In 2016 I travelled to Japan with my best friend (7 Things You Should Know To Plan Your Japan Trip). My first question to her when we met at the airport was, “is that your luggage for 10 days?” She had the same question for me. We were definitely on two extreme ends of the packing spectrum. Her luggage was over 20kgs while mine only 8kgs. She got my point when we both had to pickup our trolley bags and climb a few flight of stairs at the subways where there were no elevators or escalators. Before she threatens to beat me up for sharing this disclaimer publicly, here’s a disclaimer – her packing skills have improved considerably and now she packs her as well as her baby’s stuff in just one suitcase.
Around 250 kms away from Mumbai (110 kms from Pune), there’s a small town where the sky is clear blue and vast green hiils till as far as you can see. Located 50 kms from Satara, Phaltan was once a Maratha Princely state of British India ruled by the Nimbalkars, descendants of Naik Nimbaji Nimbalkar. The first wife of Shivaji, Sai Bai belonged to Phaltan.
The drive to Phaltan, although a bit bumpy, is made pleasant with pristine lakes and acres and acres of sugarcane farms, the main crop of the region. On my recent weekend trip (hosted by Jakson Inns), I drove around the length and breadth of Phaltan and the surrounding region only to be enamoured by the sheer beauty of Maharashtra.
Things to do in and around Phaltan
Windmill Farm in Pusegaon
Around 45 minutes drive away from Phaltan, exists one of the most dream-like places in Maharashtra. The windmill farms of Pusegaon can be one of the most romantic destinations in India. There’re huge windmills till as far as eyes can see on top of the hills, clear sky, light breeze and the most spectacular sunset. You can pack some food and drinks and have a little picnic here. If you’re staying with Jakson Inns they’ll arrange a cute picnic basket for you.
There were more than 200 windmills in the region producing enough electricity to supply to the whole Phaltan area.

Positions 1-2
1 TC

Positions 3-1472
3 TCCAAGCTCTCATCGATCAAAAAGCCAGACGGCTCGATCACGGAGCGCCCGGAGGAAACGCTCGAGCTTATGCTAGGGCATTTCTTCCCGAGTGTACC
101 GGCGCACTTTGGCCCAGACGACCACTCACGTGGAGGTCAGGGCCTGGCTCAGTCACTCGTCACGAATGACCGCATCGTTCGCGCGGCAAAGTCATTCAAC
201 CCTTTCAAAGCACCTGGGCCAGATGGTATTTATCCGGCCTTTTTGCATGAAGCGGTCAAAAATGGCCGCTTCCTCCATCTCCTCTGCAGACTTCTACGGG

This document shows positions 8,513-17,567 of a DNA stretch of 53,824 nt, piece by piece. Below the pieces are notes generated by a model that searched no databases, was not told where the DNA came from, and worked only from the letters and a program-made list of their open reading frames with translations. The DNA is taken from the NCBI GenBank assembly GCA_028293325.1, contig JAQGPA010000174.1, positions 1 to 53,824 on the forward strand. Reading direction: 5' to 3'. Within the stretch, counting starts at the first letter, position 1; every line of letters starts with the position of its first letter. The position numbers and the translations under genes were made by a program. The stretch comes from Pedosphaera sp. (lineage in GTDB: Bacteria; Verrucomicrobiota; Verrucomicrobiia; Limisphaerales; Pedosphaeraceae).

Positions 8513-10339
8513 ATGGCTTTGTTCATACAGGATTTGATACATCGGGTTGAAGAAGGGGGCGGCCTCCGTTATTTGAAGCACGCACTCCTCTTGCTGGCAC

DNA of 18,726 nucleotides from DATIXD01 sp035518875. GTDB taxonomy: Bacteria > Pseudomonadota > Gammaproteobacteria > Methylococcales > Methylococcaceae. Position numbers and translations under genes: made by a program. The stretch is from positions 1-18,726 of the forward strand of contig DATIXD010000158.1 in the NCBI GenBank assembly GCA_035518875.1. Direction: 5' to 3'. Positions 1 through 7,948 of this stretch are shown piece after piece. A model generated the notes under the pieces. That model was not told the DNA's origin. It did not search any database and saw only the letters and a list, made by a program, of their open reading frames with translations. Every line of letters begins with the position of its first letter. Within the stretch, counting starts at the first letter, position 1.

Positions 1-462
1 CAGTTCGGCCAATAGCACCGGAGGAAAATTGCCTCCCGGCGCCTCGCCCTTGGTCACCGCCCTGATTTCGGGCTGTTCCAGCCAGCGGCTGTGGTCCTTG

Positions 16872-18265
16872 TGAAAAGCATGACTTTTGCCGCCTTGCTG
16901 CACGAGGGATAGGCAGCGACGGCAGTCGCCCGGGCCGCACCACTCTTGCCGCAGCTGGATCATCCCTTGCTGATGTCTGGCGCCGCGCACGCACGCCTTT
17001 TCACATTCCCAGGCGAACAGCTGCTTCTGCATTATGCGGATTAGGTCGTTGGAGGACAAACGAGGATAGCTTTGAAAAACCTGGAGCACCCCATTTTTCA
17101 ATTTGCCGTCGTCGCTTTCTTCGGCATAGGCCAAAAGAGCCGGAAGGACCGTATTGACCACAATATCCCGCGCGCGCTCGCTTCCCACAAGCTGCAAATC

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Maharashtra is gorgeous and I am at one of the magical spots right now. The windmill farm in Pusegaon near Satara is majestic. These windmills provide electricity to the entire Phaltan region. I hope that the state government realises that putting in money to build roads in these areas and to promote tourism will be a far better idea than building a goddamn statue in the middle of the sea. . @jaksoninns #Phaltan #JaksonInns #Pusegaon #Maharashtra #Sahyadri #Satara #travel #travelocal #wanderlust #weekendgetaway #beautiful #windmills #traveler #willtravelforfood #roadtrip #india #incredibleindia
Last month when I was in Goa to attend a sourdough baking workshop at Sujit Sumitran’s house (read more about it here), I received a phone call from a business journalist. She was talking to people who had quit their jobs to travel and wanted to know how were they managing their finances and funding their travels. While quitting my job in early 2016 I never thought I was doing it specifically to travel. Yes, traveling was on the list but sorting my life out after a divorce and getting away from a job I didn’t like anymore were far bigger reasons to quit. Also, while I was quitting my regular job with fixed paycheque, I wasn’t quitting working. This only meant I had to work towards getting freelance projects that would help me sustain my humble lifestyle in Bombay as well as save to be able to plan a trip once every 2-3 months. The saving part came easily to me since I already built a habit during my job, the trick was now to sustain the habit and save more efficiently.